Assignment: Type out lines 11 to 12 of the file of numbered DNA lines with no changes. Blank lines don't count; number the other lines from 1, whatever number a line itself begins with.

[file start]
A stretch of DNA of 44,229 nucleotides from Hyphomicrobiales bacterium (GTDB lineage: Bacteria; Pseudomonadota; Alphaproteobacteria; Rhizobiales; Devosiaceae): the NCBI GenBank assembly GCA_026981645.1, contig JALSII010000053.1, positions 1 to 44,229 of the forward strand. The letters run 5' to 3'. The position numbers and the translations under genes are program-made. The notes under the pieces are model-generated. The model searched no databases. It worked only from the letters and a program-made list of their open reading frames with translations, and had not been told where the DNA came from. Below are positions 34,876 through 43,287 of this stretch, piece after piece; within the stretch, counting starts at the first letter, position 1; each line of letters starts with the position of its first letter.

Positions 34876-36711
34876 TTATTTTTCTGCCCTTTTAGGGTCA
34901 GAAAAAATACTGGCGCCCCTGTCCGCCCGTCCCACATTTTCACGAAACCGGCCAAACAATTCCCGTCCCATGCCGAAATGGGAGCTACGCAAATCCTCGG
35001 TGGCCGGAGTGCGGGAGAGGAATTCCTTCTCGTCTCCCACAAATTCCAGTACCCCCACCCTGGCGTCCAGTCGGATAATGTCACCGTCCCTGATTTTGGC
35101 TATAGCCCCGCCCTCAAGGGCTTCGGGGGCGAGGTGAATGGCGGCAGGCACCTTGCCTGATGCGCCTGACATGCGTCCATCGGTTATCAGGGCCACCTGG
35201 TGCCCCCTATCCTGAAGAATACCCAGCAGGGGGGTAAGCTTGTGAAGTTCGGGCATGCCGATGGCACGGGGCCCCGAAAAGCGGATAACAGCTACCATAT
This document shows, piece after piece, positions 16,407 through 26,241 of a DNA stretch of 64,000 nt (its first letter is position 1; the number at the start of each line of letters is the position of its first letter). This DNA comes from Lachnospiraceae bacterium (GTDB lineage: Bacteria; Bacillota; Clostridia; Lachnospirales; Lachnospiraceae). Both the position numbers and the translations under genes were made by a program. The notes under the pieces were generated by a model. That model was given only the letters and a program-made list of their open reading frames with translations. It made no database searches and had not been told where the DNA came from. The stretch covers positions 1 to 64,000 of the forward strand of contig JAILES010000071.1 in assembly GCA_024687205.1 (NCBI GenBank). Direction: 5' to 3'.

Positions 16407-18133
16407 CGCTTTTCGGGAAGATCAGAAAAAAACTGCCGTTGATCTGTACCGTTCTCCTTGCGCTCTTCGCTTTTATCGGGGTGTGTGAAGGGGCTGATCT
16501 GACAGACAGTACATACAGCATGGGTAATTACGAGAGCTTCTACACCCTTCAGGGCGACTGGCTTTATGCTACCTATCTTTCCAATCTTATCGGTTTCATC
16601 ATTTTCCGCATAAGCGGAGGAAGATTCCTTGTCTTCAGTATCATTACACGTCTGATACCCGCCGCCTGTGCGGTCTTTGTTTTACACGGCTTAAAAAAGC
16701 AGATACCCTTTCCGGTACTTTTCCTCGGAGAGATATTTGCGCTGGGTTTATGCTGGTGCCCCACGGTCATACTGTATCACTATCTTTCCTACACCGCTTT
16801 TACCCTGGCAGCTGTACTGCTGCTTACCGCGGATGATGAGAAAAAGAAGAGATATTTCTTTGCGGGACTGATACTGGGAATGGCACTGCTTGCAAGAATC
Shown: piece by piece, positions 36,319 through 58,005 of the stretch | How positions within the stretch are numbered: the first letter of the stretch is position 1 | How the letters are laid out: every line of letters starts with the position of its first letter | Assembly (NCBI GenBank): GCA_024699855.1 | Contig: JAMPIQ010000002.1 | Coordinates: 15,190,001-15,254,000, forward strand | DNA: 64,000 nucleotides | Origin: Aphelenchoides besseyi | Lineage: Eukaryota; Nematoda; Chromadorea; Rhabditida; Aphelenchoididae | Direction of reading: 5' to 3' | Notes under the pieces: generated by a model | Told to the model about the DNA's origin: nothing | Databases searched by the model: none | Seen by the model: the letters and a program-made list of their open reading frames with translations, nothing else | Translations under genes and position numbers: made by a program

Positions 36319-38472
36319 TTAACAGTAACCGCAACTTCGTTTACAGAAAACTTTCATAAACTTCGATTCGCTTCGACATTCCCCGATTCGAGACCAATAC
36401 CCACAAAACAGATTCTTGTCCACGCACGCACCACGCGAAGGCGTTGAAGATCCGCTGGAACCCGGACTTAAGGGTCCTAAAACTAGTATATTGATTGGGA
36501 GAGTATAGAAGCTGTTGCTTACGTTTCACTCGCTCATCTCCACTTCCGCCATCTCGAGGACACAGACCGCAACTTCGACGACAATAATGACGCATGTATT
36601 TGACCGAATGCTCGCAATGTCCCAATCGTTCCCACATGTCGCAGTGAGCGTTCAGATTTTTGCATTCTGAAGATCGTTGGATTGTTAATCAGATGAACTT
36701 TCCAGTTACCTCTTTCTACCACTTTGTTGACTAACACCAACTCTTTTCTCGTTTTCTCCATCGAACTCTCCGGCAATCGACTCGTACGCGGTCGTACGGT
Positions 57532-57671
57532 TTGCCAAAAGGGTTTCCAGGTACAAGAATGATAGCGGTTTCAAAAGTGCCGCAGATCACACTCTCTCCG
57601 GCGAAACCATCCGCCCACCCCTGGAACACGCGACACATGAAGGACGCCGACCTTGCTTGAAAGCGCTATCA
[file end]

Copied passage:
16501 GACAGACAGTACATACAGCATGGGTAATTACGAGAGCTTCTACACCCTTCAGGGCGACTGGCTTTATGCTACCTATCTTTCCAATCTTATCGGTTTCATC
16601 ATTTTCCGCATAAGCGGAGGAAGATTCCTTGTCTTCAGTATCATTACACGTCTGATACCCGCCGCCTGTGCGGTCTTTGTTTTACACGGCTTAAAAAAGC